Linux can be a lot more fussy regarding memory than windows, and any little fault that might slip past windows will be picked up by linux.
A good case in point, I bought some memory for my Intel boards, not realising that Intel use Gold plated contacts and the sticks I bought are tin plated. Now Tin and Gold dont like living together and about six months later I was having unusual problems with Linux but not Windows. Apparently the Tin and Gold react after about six months and form high resistance points - not good for memory
Now this may NOT be your problem but you really do have to check your hardware compatibility. These are the sorts of problems that drive newbies nuts with Linux so they go back to Win, blaming Linux where the real problem was hardware.
Dust can be another source of funny error messages - moral of the story keep the insides of your gear clean, especially as I notice you are using old gear. Dont be afraid to lift the lid and go beserk with a vacuum cleaner with those little attachments for getting into small / tight places.
And if I can give some advice here, re dust, if you have unused PCI / ISA slots or any other slots then cover them carefully with sticky ( not too sticky ) tape so that dust doesnt settle in them. I'll say again " carefully" and "not too sticky" - you dont want to create more problems than you solve - unsure ? then get someone who knows what they're doing to do it.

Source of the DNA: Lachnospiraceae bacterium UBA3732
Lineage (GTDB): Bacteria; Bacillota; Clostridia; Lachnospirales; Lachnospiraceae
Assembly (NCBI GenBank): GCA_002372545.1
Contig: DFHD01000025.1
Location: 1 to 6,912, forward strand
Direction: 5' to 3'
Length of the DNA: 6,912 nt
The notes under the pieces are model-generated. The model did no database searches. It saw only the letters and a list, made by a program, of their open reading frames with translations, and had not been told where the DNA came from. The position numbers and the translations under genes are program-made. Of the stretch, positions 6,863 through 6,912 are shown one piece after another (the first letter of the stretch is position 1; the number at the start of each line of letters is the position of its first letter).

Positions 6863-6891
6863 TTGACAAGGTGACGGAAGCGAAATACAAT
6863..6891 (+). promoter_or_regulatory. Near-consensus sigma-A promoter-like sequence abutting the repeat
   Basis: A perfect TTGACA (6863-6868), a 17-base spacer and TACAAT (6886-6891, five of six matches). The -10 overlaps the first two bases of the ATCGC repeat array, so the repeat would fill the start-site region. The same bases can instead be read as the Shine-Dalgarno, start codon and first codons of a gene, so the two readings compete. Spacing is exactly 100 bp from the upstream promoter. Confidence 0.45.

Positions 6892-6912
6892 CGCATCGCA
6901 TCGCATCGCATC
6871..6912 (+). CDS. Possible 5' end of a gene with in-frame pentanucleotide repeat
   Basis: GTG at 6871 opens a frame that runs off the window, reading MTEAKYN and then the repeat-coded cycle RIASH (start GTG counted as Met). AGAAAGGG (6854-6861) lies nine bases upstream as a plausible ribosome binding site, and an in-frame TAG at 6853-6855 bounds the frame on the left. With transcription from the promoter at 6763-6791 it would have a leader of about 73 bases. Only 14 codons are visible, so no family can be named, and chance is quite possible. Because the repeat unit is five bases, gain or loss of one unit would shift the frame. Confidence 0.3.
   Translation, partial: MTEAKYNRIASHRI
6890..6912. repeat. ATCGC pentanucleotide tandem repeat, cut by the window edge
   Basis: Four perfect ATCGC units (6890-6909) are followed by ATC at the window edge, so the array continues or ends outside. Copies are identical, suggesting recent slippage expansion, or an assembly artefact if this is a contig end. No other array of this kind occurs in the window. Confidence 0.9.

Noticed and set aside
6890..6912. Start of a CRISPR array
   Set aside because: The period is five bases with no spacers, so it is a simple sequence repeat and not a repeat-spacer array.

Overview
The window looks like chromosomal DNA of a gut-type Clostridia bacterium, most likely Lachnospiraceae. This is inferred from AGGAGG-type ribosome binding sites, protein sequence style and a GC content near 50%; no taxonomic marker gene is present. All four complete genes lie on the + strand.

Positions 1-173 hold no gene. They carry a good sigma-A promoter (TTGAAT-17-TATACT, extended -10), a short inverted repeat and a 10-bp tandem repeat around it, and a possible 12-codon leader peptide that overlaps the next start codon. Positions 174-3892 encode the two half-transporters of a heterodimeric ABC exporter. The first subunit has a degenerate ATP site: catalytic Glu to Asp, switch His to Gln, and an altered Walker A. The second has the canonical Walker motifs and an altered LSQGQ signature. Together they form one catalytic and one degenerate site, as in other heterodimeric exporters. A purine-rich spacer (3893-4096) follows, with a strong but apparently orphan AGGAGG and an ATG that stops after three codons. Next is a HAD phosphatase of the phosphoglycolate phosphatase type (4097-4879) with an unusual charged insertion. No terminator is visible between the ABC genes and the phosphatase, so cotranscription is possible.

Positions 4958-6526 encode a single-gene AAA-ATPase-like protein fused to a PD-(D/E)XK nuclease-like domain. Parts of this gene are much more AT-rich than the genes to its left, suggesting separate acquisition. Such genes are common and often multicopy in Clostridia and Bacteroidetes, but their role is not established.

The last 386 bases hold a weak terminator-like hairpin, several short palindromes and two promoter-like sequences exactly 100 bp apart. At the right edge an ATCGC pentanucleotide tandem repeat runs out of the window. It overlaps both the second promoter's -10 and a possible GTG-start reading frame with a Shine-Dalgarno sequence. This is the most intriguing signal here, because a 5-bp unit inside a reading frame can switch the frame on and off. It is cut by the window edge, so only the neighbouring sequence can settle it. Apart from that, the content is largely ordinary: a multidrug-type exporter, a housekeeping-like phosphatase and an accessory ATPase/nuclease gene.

When you've eliminated these culprits then you can go looking for software problems. Good Luck !
live long and prosper
edit : correction
not all intel boards use gold, some use tin
here cut and pasted from Intels own Q's and A's
# Will gold plated SIMMs work with my Intel motherboard?
Most Intel motherboards use tin-lead SIMM sockets and Intel recommends NOT mixing dissimilar metals in your memory solution. Studies show that fretting occurs when tin comes in pressure contact with gold or any other metal. Tin debris will transfer to the gold surface and oxidize. Continued transfer will build up an oxide film layer. Tin surfaces always have a natural oxide. Despite this, electrical contact is easily made between two tin surfaces. Oxides on both soft surfaces will bend and break, ensuring contact. The resistance of the oxidation layer builds up over time when one surface is hard. Increasing the contact resistance will ultimately result in memory failures.
live long and prosper
Last edited by floppywhopper; 12-13-2004 at 07:07 PM.